trainer = Trainer(limit_val_batches=0.25)

# run for only 10 batches
trainer = Trainer(limit_val_batches=10)

In the case of multiple validation dataloaders, the limit applies to each dataloader individually.

log_gpu_memory


Options:

  • None

  • ‘min_max’

  • ‘all’

# default used by the Trainer
trainer = Trainer(log_gpu_memory=None)

# log all the GPUs (on master node only)
trainer = Trainer(log_gpu_memory='all')

# log only the min and max memory on the master node
trainer = Trainer(log_gpu_memory='min_max')

Note

Might slow performance because it uses the output of nvidia-smi.

flush_logs_every_n_steps


Writes logs to disk this often.

# default used by the Trainer
trainer = Trainer(flush_logs_every_n_steps=100)

See also

logger


Logger (or iterable collection of loggers) for experiment tracking.

from pytorch_lightning.loggers import TensorBoardLogger

# default logger used by trainer
logger = TensorBoardLogger(
    save_dir=os.getcwd(),
    version=1,
    name='lightning_logs'
)
Trainer(logger=logger)

max_epochs


Stop training once this number of epochs is reached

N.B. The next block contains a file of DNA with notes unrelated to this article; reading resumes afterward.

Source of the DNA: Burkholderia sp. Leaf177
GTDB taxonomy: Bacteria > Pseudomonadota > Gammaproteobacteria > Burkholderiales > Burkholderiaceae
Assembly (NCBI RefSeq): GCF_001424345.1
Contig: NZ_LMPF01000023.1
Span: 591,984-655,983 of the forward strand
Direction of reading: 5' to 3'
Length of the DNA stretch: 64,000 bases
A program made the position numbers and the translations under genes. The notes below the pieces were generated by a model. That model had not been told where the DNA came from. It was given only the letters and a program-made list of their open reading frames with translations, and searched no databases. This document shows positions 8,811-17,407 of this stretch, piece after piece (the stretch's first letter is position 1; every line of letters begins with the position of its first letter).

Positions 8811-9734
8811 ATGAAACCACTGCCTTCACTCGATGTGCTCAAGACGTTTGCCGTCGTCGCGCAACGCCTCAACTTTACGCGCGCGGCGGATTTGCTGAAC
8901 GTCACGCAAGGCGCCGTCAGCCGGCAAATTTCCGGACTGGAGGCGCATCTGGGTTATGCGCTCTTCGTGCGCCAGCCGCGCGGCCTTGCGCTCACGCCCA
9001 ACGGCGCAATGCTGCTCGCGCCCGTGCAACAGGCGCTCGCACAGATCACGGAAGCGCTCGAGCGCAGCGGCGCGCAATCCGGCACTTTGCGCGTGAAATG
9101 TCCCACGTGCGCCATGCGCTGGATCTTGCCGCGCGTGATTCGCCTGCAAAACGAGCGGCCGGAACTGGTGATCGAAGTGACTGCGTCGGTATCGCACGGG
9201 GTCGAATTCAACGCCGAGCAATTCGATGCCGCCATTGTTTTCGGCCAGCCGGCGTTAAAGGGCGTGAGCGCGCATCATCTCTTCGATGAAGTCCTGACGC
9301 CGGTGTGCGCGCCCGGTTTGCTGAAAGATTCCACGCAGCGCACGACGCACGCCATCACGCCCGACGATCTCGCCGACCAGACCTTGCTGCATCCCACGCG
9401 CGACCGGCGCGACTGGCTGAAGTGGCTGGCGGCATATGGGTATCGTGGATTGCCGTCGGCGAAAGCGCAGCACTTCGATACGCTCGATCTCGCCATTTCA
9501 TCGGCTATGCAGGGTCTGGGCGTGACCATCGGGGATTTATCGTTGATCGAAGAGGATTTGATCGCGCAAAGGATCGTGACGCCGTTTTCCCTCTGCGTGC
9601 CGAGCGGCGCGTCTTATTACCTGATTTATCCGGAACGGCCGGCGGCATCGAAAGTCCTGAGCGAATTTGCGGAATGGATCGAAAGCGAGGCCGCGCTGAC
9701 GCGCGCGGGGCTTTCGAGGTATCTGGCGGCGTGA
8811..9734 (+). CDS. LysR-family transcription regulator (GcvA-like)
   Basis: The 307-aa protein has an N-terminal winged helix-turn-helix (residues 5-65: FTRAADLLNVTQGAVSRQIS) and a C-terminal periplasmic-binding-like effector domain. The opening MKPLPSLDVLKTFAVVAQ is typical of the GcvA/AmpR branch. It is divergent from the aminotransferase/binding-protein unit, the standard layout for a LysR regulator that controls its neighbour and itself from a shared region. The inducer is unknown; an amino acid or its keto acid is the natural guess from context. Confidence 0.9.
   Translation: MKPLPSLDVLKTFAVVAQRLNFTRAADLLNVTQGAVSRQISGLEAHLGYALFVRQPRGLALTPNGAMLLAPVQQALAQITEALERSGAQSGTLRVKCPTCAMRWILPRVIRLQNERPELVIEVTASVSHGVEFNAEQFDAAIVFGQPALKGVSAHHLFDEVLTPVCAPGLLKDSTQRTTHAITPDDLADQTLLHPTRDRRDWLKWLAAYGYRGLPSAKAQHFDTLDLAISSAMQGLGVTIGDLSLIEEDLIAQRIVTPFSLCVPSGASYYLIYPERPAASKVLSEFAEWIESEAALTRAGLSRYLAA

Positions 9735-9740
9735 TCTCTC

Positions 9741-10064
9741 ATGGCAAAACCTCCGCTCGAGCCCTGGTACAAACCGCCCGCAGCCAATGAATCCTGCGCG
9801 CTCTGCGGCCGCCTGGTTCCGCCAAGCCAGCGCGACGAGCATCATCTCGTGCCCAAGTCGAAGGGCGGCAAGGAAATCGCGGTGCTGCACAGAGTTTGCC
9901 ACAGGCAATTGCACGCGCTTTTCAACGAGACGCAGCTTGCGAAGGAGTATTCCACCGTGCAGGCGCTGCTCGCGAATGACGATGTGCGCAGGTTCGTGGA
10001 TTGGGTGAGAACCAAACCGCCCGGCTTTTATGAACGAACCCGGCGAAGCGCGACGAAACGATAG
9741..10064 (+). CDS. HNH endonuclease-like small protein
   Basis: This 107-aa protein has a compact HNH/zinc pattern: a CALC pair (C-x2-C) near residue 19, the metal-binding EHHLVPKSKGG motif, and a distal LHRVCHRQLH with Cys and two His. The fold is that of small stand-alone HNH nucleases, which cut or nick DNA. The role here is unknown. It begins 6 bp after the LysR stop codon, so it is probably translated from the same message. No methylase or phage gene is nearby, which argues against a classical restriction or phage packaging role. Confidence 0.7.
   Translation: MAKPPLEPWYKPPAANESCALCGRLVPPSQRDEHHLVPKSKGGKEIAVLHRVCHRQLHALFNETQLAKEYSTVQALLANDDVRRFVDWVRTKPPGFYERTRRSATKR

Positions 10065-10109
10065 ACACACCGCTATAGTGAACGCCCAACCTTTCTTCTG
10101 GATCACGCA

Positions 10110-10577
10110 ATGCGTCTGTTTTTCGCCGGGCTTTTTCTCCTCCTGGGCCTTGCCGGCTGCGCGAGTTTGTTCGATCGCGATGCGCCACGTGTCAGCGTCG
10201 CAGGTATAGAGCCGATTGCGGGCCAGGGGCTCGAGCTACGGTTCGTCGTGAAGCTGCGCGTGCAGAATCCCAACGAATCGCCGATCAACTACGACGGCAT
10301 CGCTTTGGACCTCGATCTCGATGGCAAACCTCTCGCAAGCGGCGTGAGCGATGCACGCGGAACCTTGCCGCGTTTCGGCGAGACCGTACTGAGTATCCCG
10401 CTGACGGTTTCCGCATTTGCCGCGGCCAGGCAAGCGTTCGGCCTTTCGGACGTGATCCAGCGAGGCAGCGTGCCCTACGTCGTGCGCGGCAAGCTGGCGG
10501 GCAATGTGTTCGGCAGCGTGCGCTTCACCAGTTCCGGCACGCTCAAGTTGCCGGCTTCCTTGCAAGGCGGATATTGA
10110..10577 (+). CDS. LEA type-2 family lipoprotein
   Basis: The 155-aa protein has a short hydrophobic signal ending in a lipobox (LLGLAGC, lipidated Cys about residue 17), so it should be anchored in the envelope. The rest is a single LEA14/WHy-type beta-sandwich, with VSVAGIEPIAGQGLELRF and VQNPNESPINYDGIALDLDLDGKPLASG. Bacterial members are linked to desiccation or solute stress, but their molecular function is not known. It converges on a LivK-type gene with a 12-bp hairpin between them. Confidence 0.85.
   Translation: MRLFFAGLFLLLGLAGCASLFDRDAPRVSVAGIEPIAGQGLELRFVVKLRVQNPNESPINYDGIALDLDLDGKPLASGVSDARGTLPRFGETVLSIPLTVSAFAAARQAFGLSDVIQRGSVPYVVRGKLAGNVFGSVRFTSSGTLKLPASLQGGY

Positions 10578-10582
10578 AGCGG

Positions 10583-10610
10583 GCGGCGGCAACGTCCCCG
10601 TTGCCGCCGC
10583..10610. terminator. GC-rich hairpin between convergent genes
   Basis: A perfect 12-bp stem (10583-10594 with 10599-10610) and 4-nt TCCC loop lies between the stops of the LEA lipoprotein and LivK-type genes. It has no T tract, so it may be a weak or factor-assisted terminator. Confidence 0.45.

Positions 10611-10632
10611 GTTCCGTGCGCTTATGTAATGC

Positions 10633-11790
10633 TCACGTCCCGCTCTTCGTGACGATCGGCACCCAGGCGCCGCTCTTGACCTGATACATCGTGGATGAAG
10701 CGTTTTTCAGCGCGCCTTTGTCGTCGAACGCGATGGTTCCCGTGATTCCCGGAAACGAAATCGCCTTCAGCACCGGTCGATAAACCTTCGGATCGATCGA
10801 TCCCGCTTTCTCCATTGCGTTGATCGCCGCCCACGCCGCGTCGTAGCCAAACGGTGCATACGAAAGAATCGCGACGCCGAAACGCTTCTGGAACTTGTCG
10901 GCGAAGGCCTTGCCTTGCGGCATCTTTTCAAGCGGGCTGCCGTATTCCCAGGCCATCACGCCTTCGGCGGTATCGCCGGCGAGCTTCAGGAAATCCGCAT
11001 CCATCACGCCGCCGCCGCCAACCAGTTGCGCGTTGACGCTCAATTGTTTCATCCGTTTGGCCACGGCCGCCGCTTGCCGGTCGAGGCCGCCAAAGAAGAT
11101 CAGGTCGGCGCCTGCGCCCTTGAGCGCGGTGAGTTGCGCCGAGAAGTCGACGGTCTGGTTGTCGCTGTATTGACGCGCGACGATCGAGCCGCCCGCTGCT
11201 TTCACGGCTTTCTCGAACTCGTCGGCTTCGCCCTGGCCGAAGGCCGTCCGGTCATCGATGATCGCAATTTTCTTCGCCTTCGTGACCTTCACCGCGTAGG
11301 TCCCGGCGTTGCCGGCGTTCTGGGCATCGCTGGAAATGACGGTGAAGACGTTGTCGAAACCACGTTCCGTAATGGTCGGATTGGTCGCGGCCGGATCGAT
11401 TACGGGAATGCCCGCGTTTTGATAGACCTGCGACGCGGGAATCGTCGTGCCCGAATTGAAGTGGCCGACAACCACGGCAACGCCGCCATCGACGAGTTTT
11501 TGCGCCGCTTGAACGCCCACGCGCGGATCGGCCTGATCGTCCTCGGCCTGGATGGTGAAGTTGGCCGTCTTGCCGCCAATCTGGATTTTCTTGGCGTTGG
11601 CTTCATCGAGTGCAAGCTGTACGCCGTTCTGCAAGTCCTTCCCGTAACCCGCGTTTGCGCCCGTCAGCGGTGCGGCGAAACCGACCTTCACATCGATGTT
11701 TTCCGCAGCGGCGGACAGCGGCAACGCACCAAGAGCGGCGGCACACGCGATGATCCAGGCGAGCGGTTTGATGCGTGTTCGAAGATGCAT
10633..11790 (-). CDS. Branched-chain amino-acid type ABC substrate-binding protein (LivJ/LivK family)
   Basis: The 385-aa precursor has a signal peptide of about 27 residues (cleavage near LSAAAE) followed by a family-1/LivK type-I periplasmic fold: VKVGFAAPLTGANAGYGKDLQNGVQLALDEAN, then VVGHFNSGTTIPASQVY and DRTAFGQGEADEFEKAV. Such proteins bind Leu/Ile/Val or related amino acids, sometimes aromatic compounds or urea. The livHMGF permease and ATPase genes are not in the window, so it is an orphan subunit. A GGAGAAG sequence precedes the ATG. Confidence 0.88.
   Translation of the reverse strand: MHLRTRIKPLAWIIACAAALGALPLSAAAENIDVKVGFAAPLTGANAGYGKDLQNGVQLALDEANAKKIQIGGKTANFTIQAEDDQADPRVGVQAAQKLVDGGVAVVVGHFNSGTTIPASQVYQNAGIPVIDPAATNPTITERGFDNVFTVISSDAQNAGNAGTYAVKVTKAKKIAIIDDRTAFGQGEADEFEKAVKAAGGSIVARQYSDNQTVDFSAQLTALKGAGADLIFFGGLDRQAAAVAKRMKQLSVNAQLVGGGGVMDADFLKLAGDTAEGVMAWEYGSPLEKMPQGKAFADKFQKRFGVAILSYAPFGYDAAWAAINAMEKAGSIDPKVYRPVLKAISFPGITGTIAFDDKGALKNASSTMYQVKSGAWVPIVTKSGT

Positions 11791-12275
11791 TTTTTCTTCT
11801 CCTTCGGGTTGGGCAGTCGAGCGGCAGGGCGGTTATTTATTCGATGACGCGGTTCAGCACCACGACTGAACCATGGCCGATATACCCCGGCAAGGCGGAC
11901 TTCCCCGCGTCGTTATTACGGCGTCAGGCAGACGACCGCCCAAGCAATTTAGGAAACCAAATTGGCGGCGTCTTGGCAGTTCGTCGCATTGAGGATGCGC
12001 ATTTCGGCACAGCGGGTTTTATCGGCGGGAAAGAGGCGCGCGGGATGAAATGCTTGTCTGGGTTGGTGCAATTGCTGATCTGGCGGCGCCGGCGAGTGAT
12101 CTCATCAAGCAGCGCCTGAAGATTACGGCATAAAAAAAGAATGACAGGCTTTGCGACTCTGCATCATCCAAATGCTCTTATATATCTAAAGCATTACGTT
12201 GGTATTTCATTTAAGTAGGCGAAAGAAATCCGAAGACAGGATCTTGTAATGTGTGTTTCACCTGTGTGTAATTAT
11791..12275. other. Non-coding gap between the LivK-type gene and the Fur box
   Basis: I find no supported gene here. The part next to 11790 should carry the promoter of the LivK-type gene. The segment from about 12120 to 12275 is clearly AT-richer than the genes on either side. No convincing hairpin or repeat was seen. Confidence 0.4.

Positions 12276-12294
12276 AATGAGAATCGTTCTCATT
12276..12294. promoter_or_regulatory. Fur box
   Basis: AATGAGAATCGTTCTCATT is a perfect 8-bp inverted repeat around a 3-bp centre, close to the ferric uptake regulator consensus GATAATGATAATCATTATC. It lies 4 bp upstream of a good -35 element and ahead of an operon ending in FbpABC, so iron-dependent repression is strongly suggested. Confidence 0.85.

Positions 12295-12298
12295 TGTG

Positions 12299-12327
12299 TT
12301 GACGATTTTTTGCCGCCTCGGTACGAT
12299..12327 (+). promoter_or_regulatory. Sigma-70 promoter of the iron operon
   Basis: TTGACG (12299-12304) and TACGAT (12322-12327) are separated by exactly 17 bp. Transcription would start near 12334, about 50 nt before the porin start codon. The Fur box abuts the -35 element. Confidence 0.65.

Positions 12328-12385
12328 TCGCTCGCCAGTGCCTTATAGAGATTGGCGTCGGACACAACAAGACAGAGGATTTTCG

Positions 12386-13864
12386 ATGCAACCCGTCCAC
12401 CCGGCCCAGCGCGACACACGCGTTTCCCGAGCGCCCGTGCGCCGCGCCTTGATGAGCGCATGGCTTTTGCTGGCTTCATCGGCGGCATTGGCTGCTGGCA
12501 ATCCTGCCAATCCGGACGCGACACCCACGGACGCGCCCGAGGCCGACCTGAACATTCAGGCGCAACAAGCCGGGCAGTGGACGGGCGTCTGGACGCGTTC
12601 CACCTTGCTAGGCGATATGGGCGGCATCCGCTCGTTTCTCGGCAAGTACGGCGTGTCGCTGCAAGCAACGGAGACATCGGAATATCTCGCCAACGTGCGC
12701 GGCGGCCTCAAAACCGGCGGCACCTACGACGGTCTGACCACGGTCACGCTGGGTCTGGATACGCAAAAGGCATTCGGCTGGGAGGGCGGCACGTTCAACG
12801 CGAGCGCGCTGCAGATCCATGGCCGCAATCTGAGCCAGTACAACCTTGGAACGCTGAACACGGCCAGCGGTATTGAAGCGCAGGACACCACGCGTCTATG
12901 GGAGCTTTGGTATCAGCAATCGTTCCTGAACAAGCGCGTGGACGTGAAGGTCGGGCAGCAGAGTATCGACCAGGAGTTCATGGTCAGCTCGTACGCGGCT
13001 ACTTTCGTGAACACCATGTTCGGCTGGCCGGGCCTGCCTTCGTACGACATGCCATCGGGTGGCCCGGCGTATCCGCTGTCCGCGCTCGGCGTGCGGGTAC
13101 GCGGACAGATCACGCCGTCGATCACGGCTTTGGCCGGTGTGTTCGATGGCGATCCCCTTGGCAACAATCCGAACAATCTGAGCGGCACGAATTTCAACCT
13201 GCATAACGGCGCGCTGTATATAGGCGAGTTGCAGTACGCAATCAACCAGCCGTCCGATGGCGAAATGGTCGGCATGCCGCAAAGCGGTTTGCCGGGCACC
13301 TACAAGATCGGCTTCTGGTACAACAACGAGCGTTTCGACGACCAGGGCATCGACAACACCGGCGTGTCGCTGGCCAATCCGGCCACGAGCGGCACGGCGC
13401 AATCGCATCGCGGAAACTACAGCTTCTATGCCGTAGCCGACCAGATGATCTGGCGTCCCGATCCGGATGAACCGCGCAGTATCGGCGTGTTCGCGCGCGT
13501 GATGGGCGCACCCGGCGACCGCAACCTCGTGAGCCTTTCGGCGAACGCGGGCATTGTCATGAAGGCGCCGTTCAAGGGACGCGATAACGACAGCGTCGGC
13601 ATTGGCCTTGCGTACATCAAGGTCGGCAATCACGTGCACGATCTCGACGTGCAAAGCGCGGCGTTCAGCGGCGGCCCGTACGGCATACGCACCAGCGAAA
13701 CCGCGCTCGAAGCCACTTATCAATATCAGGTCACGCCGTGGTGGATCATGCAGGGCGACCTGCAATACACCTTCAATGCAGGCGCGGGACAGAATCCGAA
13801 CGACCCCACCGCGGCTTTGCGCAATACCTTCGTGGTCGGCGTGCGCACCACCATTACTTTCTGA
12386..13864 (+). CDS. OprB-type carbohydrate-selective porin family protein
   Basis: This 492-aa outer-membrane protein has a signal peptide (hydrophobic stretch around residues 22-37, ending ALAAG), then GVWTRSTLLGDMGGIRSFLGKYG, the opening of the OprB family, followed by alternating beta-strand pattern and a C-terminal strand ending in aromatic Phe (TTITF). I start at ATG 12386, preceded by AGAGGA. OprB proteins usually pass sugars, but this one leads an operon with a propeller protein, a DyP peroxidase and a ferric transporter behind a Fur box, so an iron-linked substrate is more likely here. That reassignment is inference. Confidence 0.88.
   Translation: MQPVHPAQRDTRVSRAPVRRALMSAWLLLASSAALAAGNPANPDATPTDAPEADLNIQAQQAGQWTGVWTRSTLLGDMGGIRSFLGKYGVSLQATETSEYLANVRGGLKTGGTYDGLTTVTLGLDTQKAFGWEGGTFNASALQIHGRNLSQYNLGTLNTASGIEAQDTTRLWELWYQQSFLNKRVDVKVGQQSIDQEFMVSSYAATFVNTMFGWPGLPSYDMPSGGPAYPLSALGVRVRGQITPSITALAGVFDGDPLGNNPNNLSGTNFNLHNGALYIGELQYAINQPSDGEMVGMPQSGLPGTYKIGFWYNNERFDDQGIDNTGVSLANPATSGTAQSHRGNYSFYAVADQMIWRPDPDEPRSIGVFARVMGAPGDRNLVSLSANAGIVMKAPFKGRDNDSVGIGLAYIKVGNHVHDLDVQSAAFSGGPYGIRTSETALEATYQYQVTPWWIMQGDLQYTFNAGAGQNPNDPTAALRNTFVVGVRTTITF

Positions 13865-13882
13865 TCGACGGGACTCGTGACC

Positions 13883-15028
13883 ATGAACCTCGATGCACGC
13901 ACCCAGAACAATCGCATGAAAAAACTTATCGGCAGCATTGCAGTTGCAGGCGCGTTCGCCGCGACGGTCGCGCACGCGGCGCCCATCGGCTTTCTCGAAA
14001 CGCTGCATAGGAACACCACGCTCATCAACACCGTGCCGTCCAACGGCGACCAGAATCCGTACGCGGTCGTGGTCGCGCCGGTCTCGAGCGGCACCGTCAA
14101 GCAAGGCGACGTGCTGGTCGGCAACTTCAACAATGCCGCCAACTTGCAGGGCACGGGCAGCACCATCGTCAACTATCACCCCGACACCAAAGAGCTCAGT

# default used by the Trainer
trainer = Trainer(max_epochs=1000)

min_epochs


Force training for at least these many epochs

# default used by the Trainer
trainer = Trainer(min_epochs=1)

max_steps


Stop training after this number of steps Training will stop if max_steps or max_epochs have reached (earliest).

# Default (disabled)
trainer = Trainer(max_steps=None)

# Stop after 100 steps
trainer = Trainer(max_steps=100)

min_steps


Force training for at least these number of steps. Trainer will train model for at least min_steps or min_epochs (latest).

# Default (disabled)
trainer = Trainer(min_steps=None)

# Run at least for 100 steps (disable min_epochs)
trainer = Trainer(min_steps=100, min_epochs=0)

num_nodes


Number of GPU nodes for distributed training.

# default used by the Trainer
trainer = Trainer(num_nodes=1)

# to train on 8 nodes
trainer = Trainer(num_nodes=8)

num_processes


Number of processes to train with. Automatically set to the number of GPUs when using distrbuted_backend="ddp". Set to a number greater than 1 when using distributed_backend="ddp_cpu" to mimic distributed training on a machine without GPUs. This is useful for debugging, but will not provide any speedup, since single-process Torch already makes effient use of multiple CPUs.

# Simulate DDP for debugging on your GPU-less laptop
trainer = Trainer(distributed_backend="ddp_cpu", num_processes=2)

num_sanity_val_steps